During the withdrawal negotiations, the United Kingdom will remain a full member of the EU. Its rights and obligations as a Member State of the EU will continue to apply, and it will participate and have voting rights in the discussions in the Council – except for discussions on its withdrawal. The United Kingdom must continue to observe EU law and must not adopt any legal provisions that are not in line with EU law.

During the withdrawal negotiations, the United Kingdom will remain a full member of the EU. The United Kingdom will maintain its voting rights in the Council except for the voting rights regarding the withdrawal agreement.

Furthermore, the United Kingdom must continue to observe EU law and cannot repeal it unilaterally.

In view of the precedence of EU law, the United Kingdom must not adopt any rules that are not in line with EU law.

The United Kingdom must continue to pay its financial contributions to the EU budget until its withdrawal. The United Kingdom will remain a member of the EU until the conclusion of a withdrawal agreement or two years after it has notified the European Council of its intention to withdraw. The European Council can, in agreement with the United Kingdom, unanimously decide to extend the two-year period.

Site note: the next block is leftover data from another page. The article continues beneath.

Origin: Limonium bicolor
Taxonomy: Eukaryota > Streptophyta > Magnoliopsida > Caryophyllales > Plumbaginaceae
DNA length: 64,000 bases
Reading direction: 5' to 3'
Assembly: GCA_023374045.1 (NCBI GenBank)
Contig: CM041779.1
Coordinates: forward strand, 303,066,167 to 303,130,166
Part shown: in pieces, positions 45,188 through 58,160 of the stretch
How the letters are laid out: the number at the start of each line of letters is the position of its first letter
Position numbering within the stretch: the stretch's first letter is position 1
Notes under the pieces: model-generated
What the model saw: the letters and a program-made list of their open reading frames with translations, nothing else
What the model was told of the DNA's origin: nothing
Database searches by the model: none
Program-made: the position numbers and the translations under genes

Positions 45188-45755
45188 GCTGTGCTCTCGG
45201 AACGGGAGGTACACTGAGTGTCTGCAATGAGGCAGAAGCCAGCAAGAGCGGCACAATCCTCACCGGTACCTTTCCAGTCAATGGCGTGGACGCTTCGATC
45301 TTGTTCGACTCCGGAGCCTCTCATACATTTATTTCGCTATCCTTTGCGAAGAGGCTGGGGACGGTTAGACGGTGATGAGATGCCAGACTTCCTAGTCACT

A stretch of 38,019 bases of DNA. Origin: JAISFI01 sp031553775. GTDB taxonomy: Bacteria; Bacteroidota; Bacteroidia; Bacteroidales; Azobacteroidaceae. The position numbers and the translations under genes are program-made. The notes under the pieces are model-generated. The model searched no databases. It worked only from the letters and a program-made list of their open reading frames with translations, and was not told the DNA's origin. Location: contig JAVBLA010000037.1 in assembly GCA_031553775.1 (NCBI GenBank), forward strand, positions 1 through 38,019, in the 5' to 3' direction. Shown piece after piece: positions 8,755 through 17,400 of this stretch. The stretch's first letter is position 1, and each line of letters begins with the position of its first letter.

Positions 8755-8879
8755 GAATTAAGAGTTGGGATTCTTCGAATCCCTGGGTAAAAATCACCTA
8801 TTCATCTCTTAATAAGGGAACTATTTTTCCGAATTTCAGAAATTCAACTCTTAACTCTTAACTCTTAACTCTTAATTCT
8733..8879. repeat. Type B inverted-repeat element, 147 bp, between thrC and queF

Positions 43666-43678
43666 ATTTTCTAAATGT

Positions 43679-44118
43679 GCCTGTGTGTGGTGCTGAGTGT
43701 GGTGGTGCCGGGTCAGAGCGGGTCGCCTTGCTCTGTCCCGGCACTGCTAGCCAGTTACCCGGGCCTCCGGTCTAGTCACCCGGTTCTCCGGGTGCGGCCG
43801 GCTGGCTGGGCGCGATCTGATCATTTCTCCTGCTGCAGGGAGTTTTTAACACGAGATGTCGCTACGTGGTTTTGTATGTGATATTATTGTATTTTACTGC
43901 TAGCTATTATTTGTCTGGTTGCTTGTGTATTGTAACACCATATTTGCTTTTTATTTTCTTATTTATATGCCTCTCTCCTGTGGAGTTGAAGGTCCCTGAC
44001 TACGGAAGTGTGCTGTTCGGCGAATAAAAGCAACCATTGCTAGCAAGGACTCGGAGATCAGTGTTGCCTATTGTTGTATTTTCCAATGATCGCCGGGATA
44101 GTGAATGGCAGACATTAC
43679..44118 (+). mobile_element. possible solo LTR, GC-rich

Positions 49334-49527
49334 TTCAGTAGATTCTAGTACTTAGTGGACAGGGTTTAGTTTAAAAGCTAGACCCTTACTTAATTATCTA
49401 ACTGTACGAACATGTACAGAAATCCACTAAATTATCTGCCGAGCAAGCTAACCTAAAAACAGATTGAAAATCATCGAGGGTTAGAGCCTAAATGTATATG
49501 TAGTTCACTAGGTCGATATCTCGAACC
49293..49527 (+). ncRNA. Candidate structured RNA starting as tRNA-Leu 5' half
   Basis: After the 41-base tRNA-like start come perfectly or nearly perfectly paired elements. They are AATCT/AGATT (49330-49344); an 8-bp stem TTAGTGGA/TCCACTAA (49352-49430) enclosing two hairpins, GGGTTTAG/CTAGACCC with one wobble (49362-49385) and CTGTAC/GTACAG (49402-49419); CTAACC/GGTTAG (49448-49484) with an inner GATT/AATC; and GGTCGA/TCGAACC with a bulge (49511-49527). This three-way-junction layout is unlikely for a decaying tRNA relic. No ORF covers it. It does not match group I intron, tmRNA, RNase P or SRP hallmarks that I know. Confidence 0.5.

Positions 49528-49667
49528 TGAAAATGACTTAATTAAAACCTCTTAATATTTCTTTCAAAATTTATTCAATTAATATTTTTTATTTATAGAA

Impact on businesses and citizens during the negotiation period

No direct impact on German citizens is expected during the negotiation period. The United Kingdom will remain a full member of the EU (except for discussions on its withdrawal) and part of the European internal market until it officially leaves the EU.

This means, for instance, that the fundamental freedoms of the European internal market (feedom of movement, freedom of establishment, free movement of services and capital) will continue to apply during the withdrawal negotiations. The United Kingdom must observe EU law (e.g. the EU Treaties, Directives and Regulations) and the jurisdiction of the European Court of Justice. Furthermore, it must not adopt any rules that are not in line with EU law during this period.